Farmers have been digging in the dirt to grow produce for centuries and history tells us that it was their success in sustaining human populations that led our ancestors to abandon their nomadic ways for a more communal lifestyle, giving birth to villages, towns and later cities like Kent.
A lot has changed through the centuries but local farmers are still digging in the dirt and sustaining us, contributing to a more modern community lifestyle — they’ve just been re-branded to become hip Farmer’s Markets.
These days it seems that nothing shows your community green colors better than all the greens you can buy at the Farmer’s Market. Farmer’s Markets are in and overalls are trendy, so communities are racing to have a Farmer’s Market to showcase their commitment to sustainability. Oh yeah, and to sell some home grown food as well.
Whatever the motivation behind the recent proliferation of shiny new Farmer’s Markets, I’m really proud of Kent’s Haymaker Farmer’s Market that remains true to its grass roots. The Haymaker Market was serving the Kent community long before Farmer’s Markets were cool and that grass roots vibe continues to be a central theme to what they do today.
When it seems like so many of the newer Markets are using their popularity to charge more and cater to a higher end crowd, Kent’s Haymaker Market is actually stepping back and making sure that no family gets left behind in the local foods movement.
And thanks to a new $38,000 grant award announced last week, the Haymaker Market is reaching out to the other end of the socio-economic demographic that doesn’t look like they’re straight out of a trendy outdoor magazine arriving at the Market with their black lab and a supersized sport utility vehicle.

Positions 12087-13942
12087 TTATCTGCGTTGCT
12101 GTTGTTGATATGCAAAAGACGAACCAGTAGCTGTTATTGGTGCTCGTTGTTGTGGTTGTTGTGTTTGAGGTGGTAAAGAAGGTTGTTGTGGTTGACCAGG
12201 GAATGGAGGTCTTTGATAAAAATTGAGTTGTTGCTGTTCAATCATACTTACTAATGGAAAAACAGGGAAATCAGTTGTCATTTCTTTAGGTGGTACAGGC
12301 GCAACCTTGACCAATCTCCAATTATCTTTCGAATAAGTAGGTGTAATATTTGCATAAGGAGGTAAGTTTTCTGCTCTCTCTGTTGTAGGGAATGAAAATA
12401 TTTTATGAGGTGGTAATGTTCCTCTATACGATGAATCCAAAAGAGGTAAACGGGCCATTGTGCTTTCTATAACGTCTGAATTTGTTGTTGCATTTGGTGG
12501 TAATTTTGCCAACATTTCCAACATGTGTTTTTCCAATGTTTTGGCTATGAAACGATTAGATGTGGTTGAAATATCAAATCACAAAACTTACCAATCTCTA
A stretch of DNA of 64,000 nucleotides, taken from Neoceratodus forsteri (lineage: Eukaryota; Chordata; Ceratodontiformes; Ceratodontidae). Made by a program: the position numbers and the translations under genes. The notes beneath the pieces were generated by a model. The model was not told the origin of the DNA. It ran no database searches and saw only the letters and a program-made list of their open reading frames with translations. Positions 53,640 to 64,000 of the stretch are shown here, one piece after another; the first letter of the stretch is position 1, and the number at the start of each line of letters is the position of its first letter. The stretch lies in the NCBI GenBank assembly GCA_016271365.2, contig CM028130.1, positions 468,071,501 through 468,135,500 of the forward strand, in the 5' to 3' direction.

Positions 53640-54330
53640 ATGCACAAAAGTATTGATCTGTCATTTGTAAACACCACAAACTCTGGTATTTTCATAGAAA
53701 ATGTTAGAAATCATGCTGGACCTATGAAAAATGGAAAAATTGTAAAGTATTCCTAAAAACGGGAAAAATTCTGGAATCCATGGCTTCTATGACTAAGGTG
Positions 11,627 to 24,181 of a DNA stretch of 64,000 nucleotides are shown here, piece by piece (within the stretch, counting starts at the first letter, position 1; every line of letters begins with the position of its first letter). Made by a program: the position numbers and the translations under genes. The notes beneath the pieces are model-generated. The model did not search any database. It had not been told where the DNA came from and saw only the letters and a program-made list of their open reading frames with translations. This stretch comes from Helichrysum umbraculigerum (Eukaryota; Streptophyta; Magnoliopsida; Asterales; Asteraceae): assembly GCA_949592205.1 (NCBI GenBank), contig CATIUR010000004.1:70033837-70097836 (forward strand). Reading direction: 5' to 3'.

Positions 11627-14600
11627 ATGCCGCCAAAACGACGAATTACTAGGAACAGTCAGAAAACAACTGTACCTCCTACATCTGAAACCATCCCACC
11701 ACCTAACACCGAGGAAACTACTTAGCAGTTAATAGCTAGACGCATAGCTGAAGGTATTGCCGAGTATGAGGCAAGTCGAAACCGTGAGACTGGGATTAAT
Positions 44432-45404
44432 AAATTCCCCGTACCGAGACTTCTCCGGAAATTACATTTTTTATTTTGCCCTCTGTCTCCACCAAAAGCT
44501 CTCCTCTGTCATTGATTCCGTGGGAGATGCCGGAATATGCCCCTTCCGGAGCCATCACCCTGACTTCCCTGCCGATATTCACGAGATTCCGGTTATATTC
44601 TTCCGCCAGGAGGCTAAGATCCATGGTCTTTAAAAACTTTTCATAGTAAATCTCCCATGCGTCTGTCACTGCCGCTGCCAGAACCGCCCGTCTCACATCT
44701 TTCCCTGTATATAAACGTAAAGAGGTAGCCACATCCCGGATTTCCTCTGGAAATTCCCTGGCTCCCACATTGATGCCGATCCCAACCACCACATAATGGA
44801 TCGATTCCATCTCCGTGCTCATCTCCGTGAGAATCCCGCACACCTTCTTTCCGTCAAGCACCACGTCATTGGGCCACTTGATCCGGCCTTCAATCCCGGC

The Haymaker Market is taking the rather unhip step of offering low income families a way to purchase healthy, fresh produce using government assistance cash.
In partnership with the Haymaker Farmer’s Market, the City of Kent received a grant award of $38,855 for its “Expanding Use of Existing EBT in Kent Food Desert” proposal. EBT translates into electronic benefits transfer, which is a politically correct way of saying it’s a debit card that draws from government funded programs for low income families. It’s a bit like a digital version of food stamps.
Thanks to the grant funds, the Haymaker Farmer’s Market will be able to expand low income food options to include items available for purchase at the Farmer’s Market using an EBT card. The grant will enable the market to promote and expand the use of the EBT card so that low income families can buy healthier foods that were grown locally.
Operating on a belief that healthy foods shouldn’t be limited to high income families, the Haymaker Market is making sure that their Market keeps its strong sense of social conscience. Maybe that’s not cool yet, but its definitely the right thing to do — and that’s what the Haymaker Farmer’s Market does best.